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$32 Million Verdict in Gold Smuggling Case

Counsel Financial

Lies, scandal, greed, and conspiracy – all elements of a box office hit. Add gold, oil, African warlords, government corruption and throw in a U.S. basketball star, and you have the stranger than fiction civil tale which recently riveted a Dallas County jury. The jury awarded Southlake Aviation and its owner, David Disiere, $32.4 in damages against Houston based oil company, CAMAC International, subsidiary CAMAC Aviation and Mukaila Aderemi “Mickey” Lawal, Vice President of African Operations for CAMAC Aviation.

The case began on February 5, 2011 when authorities in the Democratic Republic of Congo seized a $43 million Gulfstream jet loaded with ten thousand pounds of gold that was to be smuggled out of the country. CAMAC International and its officers previously had leased the aircraft from Southlake Aviation, reportedly to travel between CAMAC’s headquarters and its oil operations in Nigeria. The lease specifically prohibited operating the aircraft in or over any hostile areas, or anywhere subject to a U.S. export law or a U.N. Security Counsel Directive.

The jury heard the movie-script like testimony from a diamond trader involved in the smuggling plot that CAMAC and its officers - Chairman and CEO, Kase Lawal (a member of one of President Obama’s trade advisory committees), and his brothers, Kamoru and Mickey Lawal, traded suitcases containing $6.5 million in cash for 10,000 pounds of gold from Congolese military commander, General Bosco Ntaganda. Ntaganda had been indicted for numerous war crimes by the International Criminal Court, including allegations of recruiting child soldiers and presiding over mass rapes and murders of civilians. Ntaganda funded his activities by smuggling natural resources, like gold, out of the country. According to U.N. Security Council report, even after learning the notorious General Ntaganda was involved, the Lawals did not terminate their deal to buy the gold. The Security Council concluded that the Lawals had committed “serious violations of international law involving the targeting of children or women in situations of armed conflict.”

The jury then heard that the UN Security Counsel investigation also implicated former Houston Rocket and NBA star, Dikembe Mutombo, for acting as an intermediary in the cash-for-gold scheme.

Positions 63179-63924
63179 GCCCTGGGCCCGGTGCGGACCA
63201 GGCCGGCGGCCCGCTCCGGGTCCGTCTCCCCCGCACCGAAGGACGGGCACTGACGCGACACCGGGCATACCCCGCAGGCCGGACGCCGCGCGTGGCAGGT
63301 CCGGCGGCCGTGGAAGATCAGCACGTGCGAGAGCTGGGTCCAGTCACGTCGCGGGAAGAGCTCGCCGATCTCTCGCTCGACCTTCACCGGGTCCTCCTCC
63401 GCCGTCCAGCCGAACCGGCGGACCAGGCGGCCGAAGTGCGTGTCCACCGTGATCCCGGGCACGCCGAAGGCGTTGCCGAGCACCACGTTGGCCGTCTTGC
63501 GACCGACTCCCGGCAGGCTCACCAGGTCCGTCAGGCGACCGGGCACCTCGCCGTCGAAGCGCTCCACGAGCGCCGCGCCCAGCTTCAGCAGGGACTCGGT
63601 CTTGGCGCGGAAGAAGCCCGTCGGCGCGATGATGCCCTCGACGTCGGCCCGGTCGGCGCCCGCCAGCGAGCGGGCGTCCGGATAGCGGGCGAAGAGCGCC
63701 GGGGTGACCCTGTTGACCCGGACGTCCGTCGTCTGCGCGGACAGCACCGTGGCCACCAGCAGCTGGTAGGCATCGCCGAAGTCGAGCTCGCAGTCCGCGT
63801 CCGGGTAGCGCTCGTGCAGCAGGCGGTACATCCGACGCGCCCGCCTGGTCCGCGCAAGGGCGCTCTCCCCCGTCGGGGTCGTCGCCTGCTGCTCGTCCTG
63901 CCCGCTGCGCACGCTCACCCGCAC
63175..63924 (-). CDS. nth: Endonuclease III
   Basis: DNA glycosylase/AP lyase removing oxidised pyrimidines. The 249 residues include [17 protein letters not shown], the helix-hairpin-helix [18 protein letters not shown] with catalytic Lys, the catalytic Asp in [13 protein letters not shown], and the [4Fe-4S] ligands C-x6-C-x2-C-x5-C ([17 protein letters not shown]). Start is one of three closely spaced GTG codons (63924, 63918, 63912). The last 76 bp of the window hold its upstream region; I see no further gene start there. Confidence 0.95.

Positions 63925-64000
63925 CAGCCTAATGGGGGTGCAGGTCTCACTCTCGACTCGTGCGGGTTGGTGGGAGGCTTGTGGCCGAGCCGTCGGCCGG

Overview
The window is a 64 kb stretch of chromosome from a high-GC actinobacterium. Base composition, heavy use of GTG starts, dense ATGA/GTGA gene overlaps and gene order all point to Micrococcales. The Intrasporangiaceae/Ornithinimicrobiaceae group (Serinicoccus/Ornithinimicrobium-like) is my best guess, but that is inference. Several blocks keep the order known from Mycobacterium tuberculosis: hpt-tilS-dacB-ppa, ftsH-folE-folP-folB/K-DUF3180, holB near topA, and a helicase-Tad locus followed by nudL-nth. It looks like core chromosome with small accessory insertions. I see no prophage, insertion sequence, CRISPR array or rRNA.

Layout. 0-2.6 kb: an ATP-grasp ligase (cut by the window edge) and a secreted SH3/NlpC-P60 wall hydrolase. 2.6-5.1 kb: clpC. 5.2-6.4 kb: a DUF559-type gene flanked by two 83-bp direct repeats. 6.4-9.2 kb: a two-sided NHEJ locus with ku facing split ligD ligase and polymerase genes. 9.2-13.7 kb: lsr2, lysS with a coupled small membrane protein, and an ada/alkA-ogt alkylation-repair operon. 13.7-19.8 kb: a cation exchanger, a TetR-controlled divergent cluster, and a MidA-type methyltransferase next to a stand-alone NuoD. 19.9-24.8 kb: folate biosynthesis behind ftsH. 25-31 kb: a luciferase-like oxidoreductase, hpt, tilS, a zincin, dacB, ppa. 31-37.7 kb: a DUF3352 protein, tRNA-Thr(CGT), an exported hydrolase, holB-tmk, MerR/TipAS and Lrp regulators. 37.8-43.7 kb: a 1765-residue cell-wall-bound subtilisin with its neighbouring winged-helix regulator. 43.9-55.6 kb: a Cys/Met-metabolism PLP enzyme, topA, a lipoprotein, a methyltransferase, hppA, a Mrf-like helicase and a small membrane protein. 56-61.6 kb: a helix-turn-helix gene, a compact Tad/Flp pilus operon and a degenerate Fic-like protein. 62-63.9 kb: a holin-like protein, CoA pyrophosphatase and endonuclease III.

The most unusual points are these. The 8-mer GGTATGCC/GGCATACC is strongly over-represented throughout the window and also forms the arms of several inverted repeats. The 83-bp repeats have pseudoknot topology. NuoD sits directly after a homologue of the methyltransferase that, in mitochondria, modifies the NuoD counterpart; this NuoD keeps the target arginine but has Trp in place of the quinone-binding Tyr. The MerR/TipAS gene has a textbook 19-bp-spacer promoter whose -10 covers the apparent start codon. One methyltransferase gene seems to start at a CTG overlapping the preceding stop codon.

Because the aircraft was confiscated in the Congo, VFS Financing, the company that provided the loan to Southlake Aviation to finance the purchase the Gulfstream, immediately placed the loan in default for violating the lease provision, accelerated the balance due and repossessed the aircraft. Although VFS was able to sell the Gulfstream for $25 million, it sought over $17 million from Southlake and Disiere for the difference between the sale price and the loan. Southlake and Disiere in turn, looked to CAMAC and its officers for compensation.

David Disiere testified that he never met any of the Lawals and denied any knowledge of their plans to take the Gulfstream to the Republic of Congo, stating that CAMAC had contracted with his company for proposed legitimate travel to its Nigerian oil operations. He demanded indemnification by CAMAC under the lease for their negligence, willful misconduct, and/or gross negligence in regards to the Gulfstream. Defendants denied all allegations; they claimed they made timely lease payments, and that Plaintiff’s actions were barred in the terms, conditions, and disclaimers of the lease agreement. Mickey and Kamoru Lawal also alleged that they were not liable for damages because they never signed the lease agreement in their individual capacity.

The jury found that CAMAC and its officers violated the U.S. Trading With The Enemy Act and were liable for conversion, returning a verdict in favor of Southlake Aviation and Disiere for $32,400,000. Based on Defendants’ challenges on the conversion claims, the court reduced Plaintiffs’ award to the following: (1) $13,400,000 jointly and severally from CAMAC Aviation and CAMAC International; (2) $2,323,038 plus reasonable attorneys fees of $433,854 from CAMAC Aviation; (3) $315,000 jointly and severally from CAMAC International and Mickey Lawal; and (4) $2,835,000 from CAMAC International; plus 5% prejudgment interest and court costs.
VERDICT: $32,000,000
ACTUAL: $19,306,892 plus 5% prejudgment interest and court costs
COURT: 134th Judicial District, Dallas County, Texas

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